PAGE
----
at flatMap @ org.simpleapp.examples.Main$.foo(Main.scala:32)
	at flatMap @ org.simpleapp.examples.Main$.program(Main.scala:42)
	at as @ org.simpleapp.examples.Main$.run(Main.scala:48)
	at main$ @ org.simpleapp.examples.Main$.main(Main.scala:22)

Note that the relevant stack frames from the call-site of the user code is preserved, but all IO-related stack frames are replaced with async stack trace frames.

This feature is controlled by the system property cats.effect.enhancedExceptions. It is enabled by default.

-Dcats.effect.enhancedExceptions=false

Complete example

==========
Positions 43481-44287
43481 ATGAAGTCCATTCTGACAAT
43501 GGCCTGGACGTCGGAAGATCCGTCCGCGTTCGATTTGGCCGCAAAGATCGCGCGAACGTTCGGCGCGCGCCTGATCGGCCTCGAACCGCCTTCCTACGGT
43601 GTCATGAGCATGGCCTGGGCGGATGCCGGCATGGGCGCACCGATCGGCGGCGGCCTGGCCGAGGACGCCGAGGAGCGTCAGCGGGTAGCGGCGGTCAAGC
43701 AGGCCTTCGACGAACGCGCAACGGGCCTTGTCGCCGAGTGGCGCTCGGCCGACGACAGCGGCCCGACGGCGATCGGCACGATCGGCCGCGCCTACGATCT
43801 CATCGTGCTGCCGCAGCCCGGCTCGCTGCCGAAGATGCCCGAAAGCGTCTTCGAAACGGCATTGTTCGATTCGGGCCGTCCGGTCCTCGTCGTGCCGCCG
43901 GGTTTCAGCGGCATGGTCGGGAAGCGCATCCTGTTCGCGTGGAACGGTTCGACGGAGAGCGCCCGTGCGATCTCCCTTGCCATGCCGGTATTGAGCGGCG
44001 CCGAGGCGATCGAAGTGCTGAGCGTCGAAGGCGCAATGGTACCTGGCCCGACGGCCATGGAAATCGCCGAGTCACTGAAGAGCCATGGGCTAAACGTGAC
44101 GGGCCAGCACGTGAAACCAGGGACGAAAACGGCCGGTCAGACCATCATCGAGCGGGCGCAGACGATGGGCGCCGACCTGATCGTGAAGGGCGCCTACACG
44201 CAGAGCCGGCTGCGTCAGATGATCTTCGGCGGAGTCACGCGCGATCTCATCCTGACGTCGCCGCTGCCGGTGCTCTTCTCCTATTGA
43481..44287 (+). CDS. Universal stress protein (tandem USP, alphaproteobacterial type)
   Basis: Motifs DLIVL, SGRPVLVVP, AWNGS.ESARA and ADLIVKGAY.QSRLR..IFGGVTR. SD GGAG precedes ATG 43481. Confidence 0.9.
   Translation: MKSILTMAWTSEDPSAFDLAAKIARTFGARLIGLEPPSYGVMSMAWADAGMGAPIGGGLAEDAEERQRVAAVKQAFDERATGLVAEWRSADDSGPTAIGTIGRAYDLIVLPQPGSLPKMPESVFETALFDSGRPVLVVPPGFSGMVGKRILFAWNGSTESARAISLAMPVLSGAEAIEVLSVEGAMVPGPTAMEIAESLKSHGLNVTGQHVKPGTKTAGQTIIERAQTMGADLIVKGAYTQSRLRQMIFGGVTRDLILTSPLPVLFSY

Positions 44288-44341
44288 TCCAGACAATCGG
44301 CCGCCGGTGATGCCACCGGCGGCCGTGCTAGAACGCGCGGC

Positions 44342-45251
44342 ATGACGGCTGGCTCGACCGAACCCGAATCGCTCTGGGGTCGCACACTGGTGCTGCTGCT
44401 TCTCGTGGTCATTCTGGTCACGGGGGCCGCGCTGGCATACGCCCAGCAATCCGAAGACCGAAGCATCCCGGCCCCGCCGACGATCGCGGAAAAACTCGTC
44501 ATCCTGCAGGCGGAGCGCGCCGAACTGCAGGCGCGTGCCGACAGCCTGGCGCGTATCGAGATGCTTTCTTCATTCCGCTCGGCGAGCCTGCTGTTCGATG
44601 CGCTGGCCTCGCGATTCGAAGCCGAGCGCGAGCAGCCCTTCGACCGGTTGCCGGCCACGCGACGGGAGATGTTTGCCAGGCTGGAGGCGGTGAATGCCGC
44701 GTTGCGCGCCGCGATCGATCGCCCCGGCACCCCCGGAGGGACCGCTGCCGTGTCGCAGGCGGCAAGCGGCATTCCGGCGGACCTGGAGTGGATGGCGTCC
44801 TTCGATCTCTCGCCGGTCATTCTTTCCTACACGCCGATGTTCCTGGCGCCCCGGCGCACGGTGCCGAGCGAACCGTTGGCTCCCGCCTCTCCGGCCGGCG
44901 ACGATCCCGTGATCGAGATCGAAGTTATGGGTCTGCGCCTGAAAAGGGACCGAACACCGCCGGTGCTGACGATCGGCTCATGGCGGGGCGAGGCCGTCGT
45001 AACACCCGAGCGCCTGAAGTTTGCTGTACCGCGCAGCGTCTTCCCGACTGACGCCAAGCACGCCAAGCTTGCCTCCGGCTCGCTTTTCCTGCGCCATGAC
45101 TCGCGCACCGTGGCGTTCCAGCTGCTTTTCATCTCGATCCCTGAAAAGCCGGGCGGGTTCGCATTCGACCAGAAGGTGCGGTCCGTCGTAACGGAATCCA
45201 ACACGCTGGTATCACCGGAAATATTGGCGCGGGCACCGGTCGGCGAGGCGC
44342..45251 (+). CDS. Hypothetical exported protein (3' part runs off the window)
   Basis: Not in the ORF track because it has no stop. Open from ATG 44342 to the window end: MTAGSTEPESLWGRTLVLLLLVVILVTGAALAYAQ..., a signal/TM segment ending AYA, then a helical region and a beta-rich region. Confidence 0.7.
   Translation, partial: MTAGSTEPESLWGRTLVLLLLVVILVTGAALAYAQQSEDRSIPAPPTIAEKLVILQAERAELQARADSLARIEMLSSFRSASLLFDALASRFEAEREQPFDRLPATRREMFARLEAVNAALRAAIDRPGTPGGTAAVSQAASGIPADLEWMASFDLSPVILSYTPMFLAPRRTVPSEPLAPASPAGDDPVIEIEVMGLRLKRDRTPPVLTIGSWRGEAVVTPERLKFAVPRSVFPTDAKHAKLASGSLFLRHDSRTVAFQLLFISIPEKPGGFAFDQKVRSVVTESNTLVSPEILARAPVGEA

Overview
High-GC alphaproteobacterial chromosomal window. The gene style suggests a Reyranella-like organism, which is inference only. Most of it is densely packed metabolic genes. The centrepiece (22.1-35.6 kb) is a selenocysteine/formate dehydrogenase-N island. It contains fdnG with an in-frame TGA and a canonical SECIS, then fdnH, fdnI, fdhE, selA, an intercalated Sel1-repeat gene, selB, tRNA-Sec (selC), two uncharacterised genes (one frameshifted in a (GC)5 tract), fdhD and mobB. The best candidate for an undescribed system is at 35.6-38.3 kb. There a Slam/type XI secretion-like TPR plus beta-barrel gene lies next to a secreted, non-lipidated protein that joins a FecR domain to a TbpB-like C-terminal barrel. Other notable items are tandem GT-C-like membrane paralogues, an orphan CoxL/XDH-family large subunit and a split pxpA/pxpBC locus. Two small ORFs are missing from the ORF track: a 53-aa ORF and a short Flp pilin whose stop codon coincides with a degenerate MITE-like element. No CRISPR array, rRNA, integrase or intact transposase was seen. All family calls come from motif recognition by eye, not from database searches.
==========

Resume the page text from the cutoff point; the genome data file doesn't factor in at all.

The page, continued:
Here is a sample program that demonstrates tracing in action.

// Pass the following system property to your JVM:
// -Dcats.effect.stackTracingMode=full

import cats.effect.tracing.PrintingOptions
import cats.syntax.all._
import cats.effect.{ExitCode, IO, IOApp}

import scala.util.Random

object Example extends IOApp {

  val options = PrintingOptions.Default
    .withShowFullStackTraces(true)
    .withMaxStackTraceLines(8)

  def fib(n: Int, a: Long = 0, b: Long = 1): IO[Long] =
    IO(a + b).flatMap { b2 =>
      if (n > 0)
        fib(n - 1, b, b2)
      else
        IO.pure(b2)
    }
  
  def program: IO[Unit] =
    for {
      x <- fib(20)
      _ <- IO(println(s"The 20th fibonacci number is $x"))
      _ <- IO(Random.nextBoolean()).ifM(IO.raiseError(new Throwable("")), IO.unit)
    } yield ()

  override def run(args: List[String]): IO[ExitCode] =
    for {
      _ <- program.handleErrorWith(_ => IO.trace.flatMap(_.printFiberTrace(options)))
    } yield ExitCode.Success

}